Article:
The Common Voice

Changing Tides: An ecologist's journey to make peace with the anthropocene.

Alejandro Frid publishes new book

As CCIRA’s Science Coordinator, Alejandro Frid has established an impressive record of publishing research papers in esteemed journals. Much of this research is aimed at enhancing marine conservation by integrating science with Indigenous knowledge. But on his own time, he has also published two books!  His most recent book came out this fall.  Changing Tides:

Guardian Watchman Ernie Mason labeling crab traps.

New fishing closures proposed for crab

The two key findings from our published research papers are: (1) our catches have declined such that we cannot meet our FSC needs, and (2) fishing closures can help crab populations recover.

A close up of Desiree Lawson on a beach holding a sand dollar.

CCIRA hires new staff

Desiree Lawson, MaPP implementation coordinator Desiree is Haíɫzaqv and lives in her home territory in Bella Bella. She is passionate about supporting the Nations as they assert their inherent title and rights by practicing their ancestral laws. She understands the importance of indigenous stewardship; the need to respect all living beings and their right to

Heiltsuk Nation elders in regalia sitting in the new Big House

Living ancestors’ dreams in Bella Bella with new Big House

In October of 2019 the Heiltsuk Nation officially opened the first new Big House in their territory in 120 years. As we move into the next decade, CCIRA is excited for the new beginnings the Big House signifies. Speaking to reporters at the time of the opening, Heiltsuk’s William Housty said, “there’s a sense of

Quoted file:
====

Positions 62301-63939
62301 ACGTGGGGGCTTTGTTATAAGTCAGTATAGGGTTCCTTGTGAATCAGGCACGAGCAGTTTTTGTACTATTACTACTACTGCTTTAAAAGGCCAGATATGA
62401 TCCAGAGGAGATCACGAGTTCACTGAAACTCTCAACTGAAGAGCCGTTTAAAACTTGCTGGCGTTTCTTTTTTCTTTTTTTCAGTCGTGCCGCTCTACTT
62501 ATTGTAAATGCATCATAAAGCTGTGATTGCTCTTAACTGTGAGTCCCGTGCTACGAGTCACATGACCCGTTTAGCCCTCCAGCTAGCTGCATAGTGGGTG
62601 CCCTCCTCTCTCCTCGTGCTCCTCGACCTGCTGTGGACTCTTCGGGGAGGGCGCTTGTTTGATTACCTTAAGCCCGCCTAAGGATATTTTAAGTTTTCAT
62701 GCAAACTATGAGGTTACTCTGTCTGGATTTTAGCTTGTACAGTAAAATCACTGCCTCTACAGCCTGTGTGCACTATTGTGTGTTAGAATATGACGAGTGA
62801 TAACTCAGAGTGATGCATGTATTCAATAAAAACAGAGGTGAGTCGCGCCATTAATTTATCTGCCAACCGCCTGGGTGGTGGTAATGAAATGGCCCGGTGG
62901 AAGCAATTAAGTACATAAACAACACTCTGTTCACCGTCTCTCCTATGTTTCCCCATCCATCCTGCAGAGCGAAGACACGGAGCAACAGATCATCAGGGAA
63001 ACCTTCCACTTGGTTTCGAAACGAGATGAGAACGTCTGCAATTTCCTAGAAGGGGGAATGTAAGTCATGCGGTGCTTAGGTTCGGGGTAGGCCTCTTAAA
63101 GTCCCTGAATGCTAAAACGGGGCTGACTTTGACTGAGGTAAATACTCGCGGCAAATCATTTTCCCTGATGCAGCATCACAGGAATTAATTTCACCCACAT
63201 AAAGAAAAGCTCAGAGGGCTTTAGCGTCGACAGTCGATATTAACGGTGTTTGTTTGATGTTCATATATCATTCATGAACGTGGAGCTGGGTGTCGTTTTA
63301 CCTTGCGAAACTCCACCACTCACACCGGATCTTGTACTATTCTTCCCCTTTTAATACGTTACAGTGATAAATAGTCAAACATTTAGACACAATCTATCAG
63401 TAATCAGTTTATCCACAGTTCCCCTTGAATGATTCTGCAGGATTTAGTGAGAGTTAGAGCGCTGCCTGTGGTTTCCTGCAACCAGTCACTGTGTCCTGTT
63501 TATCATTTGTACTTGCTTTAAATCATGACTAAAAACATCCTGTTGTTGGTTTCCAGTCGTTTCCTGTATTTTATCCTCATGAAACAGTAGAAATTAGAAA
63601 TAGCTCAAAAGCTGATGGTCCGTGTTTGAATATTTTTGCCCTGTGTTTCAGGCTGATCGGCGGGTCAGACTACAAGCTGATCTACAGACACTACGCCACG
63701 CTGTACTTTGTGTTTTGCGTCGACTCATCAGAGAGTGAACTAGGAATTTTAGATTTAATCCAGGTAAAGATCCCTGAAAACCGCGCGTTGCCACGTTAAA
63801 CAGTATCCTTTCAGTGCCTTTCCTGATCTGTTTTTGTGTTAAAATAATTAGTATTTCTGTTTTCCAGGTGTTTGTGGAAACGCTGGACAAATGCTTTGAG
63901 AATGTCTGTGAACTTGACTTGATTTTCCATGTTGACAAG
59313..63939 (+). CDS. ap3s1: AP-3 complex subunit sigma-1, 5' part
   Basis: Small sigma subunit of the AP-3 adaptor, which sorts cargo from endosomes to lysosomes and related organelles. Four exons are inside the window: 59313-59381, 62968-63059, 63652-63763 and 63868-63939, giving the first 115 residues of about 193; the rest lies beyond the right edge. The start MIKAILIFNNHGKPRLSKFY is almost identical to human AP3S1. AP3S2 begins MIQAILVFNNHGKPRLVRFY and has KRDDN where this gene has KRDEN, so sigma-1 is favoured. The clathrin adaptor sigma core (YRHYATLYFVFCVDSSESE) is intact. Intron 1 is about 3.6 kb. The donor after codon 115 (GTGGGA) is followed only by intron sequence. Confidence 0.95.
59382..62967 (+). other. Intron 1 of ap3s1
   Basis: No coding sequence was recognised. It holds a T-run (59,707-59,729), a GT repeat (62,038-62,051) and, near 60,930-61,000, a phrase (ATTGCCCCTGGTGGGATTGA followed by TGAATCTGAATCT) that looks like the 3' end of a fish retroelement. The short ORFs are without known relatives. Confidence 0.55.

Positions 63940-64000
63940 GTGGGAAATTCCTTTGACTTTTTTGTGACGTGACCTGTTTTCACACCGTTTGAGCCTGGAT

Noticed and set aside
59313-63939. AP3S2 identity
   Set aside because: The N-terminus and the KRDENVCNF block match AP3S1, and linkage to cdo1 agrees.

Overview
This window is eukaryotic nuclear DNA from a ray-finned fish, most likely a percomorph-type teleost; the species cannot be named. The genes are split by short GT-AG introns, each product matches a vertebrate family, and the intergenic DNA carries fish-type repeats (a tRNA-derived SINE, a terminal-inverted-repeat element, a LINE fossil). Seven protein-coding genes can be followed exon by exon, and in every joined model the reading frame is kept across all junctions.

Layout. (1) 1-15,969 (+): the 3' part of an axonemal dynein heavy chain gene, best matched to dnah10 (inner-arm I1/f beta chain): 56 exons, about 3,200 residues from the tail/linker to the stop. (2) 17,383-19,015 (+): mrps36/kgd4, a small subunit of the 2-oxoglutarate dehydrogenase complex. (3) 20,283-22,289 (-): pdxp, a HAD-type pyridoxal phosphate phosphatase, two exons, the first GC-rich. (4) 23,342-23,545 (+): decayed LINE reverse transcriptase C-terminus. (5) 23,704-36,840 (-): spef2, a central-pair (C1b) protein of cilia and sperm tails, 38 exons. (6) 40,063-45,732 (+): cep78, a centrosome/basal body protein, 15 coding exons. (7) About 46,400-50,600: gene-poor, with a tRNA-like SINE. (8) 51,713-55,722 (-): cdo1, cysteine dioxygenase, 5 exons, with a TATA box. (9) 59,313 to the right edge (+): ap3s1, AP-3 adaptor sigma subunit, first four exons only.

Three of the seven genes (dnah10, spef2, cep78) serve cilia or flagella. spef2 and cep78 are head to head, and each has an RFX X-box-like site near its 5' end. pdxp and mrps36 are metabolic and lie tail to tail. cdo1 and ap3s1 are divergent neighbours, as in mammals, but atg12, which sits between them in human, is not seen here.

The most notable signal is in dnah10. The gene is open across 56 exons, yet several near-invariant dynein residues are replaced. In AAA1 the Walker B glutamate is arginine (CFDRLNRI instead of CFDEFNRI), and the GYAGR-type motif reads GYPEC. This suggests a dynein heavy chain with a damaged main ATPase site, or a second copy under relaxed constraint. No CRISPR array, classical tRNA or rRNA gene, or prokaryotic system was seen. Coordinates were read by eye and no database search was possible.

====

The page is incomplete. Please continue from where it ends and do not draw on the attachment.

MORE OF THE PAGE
Four people sitting in a semi-circle looking at a map.

Guardians engage in oil spill response work

On September 17, 2019, the Kitasoo/Xai’xais Guardian Watchmen were on the water conducting oil-spill response fieldwork, when they heard a call for help over the VHF…

The Common Voice, Issue 10, May 2019

Issue # 10, April 2019

Inside The Common Voice, issue number ten: MPA network updateCCIRA hires new staff, Oceans RFA formalizes collaborative marine management process…

A diver swims through a large school of subadult widow rockfish while conducting rockfish research

MPA network update

Work continues on the Canada-British Columbia Marine Protected Area Network Strategy—a government-to-government-to-government effort to create a marine protected area network within 13 bioregions in Canada, including the Central Coast of BC. This work—co-led by provincial and federal agencies along with 17 First Nations (including Central Coast Nations)—is critical to protect marine resources that are in

Michael has a dark brown beard, and is wearing a grey cap and blue SFU hoodie. He's bending forwards and seems to be working with other people who are crouched or standing on the beach around him. He is standing on the sand and the ocean is visible directly behind him. He is smiling widely.

CCIRA hires new staff

See all of our team members. Jean-Phillip Sargeant, Marine Response Coordinator Jean has a passion for resource management and the marine environment. After graduating from the University of Victoria with a degree in geography he spent time abroad to acquire a graduate degree in coastal and marine resource management. Jean has had the opportunity to

Aerial view of the white and blue and green brilliance of the herring spawn in Kitasoo/Xai’xais territory.

Oceans RFA formalizes collaborative marine management process

In June 2018, on National Indigenous People’s Day, representatives from 14 First Nations gathered near Prince Rupert, along with officials from Canada’s Federal Government, to announce a landmark agreement for working together to protect and manage the North Pacific Coast. The Reconciliation Framework Agreement for Bioregional Oceans Management and Protection, often referred to simply as

Quillback rockfish and plumose anenome in waters off the central coast of British Columbia

Groundfish chasing the light for science

Counting fish isn’t easy – especially when counting live fish that are swimming around in the depths of the ocean. But since 2015, CCIRA has been doing just that by towing a video camera equipped with lasers behind a boat. Using data from this work, CCIRA scientists have published a paper in the journal Biological